Research and Education Advanced Network New Zealand (REANNZ), the Crown-owned entity that maintains and manages a high-performance network for NZ's research and innovation communities, has gone live with a 100Gbps line.
The line currently connects its Auckland fibre optic ring to two Southern Cross Cable Network landing stations.
"We went live a couple of weeks back and traffic has been flowing on it. All our member traffic is going across it now. We have more than 160 members including the national library, museums, ministry of education, and all crown research institutes. From our users perspective I don't think they even notice. But from our perspective it was very easy and seamless," says Steve Cotter, REANNZ CEO.
The link has been enabled by Juniper's MX480 routers.
"We have had a majority of our network infrastructure on some of the other Juniper MX series routers and switches. The team was familiar with Junos and we have been very comfortable with its reliability and operational flexibility. It is really the operating system choice of our engineers. So the switch to MX 480 platform, which is the 100Gbps capability, was very seamless and it went with no problems," says Cotter.
The project itself is part of a larger initiative involving a public-private partnership with FX Networks to establish a shared optical network infrastructure among several New Zealand sites.
"This project is part of us adding a lot more capability for the scientists and researchers in NZ that are participating in global collaborations. So we have had significant growth in our network in the last couple of years as NZ participates in some of the big science projects. We have seen a tsunami of data coming at us and we have had to keep up with that demand," says Cotter, speaking to Computerworld NZ.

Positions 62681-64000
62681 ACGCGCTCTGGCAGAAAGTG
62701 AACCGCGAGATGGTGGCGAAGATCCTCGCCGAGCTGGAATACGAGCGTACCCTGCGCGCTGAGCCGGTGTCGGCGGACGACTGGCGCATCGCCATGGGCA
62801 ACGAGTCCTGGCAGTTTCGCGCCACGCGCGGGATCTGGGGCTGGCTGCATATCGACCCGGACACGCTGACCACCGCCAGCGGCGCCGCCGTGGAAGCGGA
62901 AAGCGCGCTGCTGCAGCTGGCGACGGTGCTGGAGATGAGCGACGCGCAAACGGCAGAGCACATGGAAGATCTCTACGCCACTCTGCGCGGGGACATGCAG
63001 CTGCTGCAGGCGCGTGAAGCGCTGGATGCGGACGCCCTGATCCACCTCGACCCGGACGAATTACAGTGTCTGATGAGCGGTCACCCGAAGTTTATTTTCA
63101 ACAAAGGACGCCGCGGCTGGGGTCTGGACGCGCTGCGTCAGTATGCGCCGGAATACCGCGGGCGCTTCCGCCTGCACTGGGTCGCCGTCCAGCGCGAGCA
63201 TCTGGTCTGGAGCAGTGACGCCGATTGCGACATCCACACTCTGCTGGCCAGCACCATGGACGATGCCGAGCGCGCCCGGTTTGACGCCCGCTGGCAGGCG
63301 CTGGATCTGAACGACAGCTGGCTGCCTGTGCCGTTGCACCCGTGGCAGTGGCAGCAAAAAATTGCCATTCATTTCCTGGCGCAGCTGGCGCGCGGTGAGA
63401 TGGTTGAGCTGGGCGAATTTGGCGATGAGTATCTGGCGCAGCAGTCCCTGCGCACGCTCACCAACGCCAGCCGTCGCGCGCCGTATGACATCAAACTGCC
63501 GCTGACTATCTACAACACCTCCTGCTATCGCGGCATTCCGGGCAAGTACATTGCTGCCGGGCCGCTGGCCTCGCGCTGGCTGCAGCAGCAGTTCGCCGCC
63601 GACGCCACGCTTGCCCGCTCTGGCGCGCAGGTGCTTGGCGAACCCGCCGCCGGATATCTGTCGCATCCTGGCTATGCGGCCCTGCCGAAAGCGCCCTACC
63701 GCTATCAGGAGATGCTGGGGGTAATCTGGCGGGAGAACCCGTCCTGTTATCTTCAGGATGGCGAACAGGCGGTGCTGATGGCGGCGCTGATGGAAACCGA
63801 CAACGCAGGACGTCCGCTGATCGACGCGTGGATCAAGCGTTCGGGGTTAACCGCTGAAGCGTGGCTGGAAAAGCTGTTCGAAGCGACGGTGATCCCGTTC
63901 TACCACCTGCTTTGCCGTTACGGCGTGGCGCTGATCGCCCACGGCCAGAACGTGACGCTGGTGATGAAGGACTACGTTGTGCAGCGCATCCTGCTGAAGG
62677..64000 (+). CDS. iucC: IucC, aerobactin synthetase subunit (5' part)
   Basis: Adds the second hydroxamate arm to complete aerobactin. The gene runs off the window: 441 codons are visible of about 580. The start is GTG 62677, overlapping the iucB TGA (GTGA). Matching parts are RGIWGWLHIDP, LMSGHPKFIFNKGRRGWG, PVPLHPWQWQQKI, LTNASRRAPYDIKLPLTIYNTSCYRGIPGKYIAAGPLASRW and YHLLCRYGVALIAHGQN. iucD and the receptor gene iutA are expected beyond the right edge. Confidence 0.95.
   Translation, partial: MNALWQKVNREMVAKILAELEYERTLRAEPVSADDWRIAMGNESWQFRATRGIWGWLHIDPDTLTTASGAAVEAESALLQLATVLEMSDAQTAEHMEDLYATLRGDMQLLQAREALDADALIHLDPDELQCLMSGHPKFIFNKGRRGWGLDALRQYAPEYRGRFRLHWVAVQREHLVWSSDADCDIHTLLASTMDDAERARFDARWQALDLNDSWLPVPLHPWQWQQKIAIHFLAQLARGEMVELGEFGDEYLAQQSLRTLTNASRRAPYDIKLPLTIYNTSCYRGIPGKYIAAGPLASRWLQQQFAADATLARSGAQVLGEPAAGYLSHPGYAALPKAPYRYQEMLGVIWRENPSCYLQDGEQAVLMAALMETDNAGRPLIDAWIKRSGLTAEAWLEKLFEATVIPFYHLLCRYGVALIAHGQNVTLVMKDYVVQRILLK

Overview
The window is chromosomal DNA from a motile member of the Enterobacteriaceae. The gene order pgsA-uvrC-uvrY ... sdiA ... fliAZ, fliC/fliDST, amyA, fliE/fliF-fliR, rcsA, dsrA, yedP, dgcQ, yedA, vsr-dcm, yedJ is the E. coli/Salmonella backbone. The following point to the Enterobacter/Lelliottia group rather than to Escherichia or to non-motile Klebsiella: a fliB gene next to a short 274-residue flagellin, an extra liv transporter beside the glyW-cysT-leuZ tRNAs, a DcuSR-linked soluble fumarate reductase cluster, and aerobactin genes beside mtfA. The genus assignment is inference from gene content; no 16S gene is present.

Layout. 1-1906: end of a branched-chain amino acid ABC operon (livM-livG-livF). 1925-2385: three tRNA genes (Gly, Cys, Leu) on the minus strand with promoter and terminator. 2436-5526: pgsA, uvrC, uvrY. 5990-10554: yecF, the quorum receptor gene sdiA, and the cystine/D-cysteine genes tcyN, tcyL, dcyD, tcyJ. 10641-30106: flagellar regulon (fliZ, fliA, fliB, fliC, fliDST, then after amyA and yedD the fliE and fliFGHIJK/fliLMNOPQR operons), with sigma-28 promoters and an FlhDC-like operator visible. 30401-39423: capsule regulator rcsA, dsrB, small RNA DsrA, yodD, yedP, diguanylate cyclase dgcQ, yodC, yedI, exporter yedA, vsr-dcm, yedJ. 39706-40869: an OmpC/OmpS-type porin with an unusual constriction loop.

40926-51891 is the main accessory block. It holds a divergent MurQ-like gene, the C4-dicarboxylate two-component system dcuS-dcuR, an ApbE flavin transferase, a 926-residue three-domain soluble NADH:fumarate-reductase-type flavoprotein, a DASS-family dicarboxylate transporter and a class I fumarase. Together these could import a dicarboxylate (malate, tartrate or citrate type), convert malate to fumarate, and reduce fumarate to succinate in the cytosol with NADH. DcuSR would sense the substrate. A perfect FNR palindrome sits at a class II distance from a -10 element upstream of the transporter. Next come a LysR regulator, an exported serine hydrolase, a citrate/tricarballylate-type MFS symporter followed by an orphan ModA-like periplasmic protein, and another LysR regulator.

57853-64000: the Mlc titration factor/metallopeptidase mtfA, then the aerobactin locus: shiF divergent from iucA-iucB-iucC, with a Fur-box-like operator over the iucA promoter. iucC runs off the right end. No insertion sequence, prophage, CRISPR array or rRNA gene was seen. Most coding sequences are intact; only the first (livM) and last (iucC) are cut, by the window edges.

According to Cotter, overall REANNZ traffic has grown 80 per cent year-on-year. International traffic is exceeding 100 per cent growth year-on-year. REANNZ recently partnered with AARnet (the Australian research and education network) to increase its international bandwidth capability to 40Gbps.
"In order to support 40Gb to both Australia and US we needed to upgrade the infrastructure between the Southern Cross landing points and we built out a fibre optic ring around Auckland and we lit it with our first 100Gb wavelength," explains Cotter.
According to Cotter, 100Gbps capability will be extended to the rest of the country based on demand from universities and research institutes.
"The rest of the country getting it is somewhat dependent on the infrastructure upgrades that are underway in universities. For example, Otago is currently doing a big campus upgrade. University of Auckland is doing similar things and so are other universities. As they improve their campus infrastructures we will stay one step ahead of them in brining the backbone infrastructure up to 100Gb," says Cotter.
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